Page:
• Ray was awarded a $1K travel grant at the capstone poster session.
  • Laura Weinstein - Biomedical Engineering, University of Delaware

    Weinstein LinkedIn
    Educational Institution:
    University of Delaware
    List of Mentors: Dr. Mike King & Dr. Jason Zhang
    Program: NSF REU
    Research Project: Neutrophil-Mediated Transendothelial Delivery of E-selectin Liposomes for Targeting Inflammatory Sites

    NSF REU Laura Weinstein Poster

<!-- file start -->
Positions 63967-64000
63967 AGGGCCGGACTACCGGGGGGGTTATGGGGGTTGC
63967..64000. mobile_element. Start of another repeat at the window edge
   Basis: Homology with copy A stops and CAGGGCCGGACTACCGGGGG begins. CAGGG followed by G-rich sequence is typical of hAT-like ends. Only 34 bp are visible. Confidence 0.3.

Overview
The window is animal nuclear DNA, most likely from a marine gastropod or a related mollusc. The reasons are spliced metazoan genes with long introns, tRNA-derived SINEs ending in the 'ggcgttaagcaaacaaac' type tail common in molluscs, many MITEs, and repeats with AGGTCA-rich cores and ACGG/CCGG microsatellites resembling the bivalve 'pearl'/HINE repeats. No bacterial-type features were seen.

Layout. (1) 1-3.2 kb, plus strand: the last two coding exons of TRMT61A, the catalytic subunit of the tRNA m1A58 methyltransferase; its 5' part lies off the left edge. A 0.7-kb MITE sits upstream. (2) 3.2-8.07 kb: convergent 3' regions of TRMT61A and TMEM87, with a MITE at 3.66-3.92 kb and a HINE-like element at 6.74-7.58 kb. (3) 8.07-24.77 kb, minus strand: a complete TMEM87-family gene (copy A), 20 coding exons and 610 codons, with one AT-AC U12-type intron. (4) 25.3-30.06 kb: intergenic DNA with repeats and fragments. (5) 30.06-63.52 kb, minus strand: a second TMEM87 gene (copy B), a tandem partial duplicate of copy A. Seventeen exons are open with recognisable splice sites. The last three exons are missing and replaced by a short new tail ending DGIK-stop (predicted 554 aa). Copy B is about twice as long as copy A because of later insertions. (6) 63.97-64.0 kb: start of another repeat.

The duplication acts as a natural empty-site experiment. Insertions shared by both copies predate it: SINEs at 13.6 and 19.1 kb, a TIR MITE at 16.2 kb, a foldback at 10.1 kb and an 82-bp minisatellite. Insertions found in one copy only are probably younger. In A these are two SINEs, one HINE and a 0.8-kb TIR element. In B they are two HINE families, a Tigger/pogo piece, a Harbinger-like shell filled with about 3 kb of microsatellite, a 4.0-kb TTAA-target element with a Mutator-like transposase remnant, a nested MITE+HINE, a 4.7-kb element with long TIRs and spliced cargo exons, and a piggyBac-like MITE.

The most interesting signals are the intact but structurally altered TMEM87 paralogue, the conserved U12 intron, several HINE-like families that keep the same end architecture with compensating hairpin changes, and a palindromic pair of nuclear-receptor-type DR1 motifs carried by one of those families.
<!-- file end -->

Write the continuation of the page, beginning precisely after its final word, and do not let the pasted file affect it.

Research Abstract: Nanomedicine is an expanding field that is revolutionizing translational medicine. Among the various nanoscale carriers, liposomal nanoparticles have gained significant attention due to their ideal size for robust transport within the environment of the body. Cell-mediated drug delivery harnesses the unique capability of nanoparticles to transport therapeutic cargo to specific destinations, such as tumors or inflamed tissues. To exploit this potential, our laboratory has developed a strategy for conjugating the protein E-selectin (ES) to the lipid-PEG shell of liposomes. This approach is advantageous as white blood cells possess ES ligands on their surface, enabling effective attachment of the liposomes to these cells. Subsequently, the liposomes can hitch a ride with white blood cells to target cancer cells in circulation or reach inflammatory sites, leveraging the immune system's natural response. Our investigation has focused on neutrophils as carriers for this cell-mediated delivery method, given their role as the body's first responders to infection or injury. By utilizing the protein Interleukin-8 (IL-8) as a signaling mechanism, we have successfully guided neutrophils to specific locations. Through comprehensive experimentation using TransWellTM migration chambers and identification through confocal imaging, we have demonstrated the ability of liposomes to attach to neutrophils and facilitate their migration across endothelial-like barriers via IL-8 signaling. These findings highlight the potential of liposome-neutrophil conjugates as efficient drug-carrying nanoparticle carriers, offering rapid and targeted relief in various medical conditions.